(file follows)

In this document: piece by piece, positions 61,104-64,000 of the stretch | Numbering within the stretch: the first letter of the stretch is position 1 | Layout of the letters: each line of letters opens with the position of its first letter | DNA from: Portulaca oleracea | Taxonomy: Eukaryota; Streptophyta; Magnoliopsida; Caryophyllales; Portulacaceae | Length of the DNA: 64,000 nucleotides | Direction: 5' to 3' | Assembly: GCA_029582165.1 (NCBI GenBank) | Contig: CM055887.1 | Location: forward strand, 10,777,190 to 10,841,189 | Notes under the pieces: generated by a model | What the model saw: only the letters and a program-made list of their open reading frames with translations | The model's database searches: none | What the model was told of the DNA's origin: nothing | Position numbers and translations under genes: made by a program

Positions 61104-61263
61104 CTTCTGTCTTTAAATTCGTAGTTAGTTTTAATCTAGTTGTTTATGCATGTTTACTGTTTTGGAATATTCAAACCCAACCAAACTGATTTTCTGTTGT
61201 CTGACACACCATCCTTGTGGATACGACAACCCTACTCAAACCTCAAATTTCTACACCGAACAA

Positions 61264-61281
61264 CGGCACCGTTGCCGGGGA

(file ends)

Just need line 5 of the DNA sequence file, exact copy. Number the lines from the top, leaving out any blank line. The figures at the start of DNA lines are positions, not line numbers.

Positions 61264-61281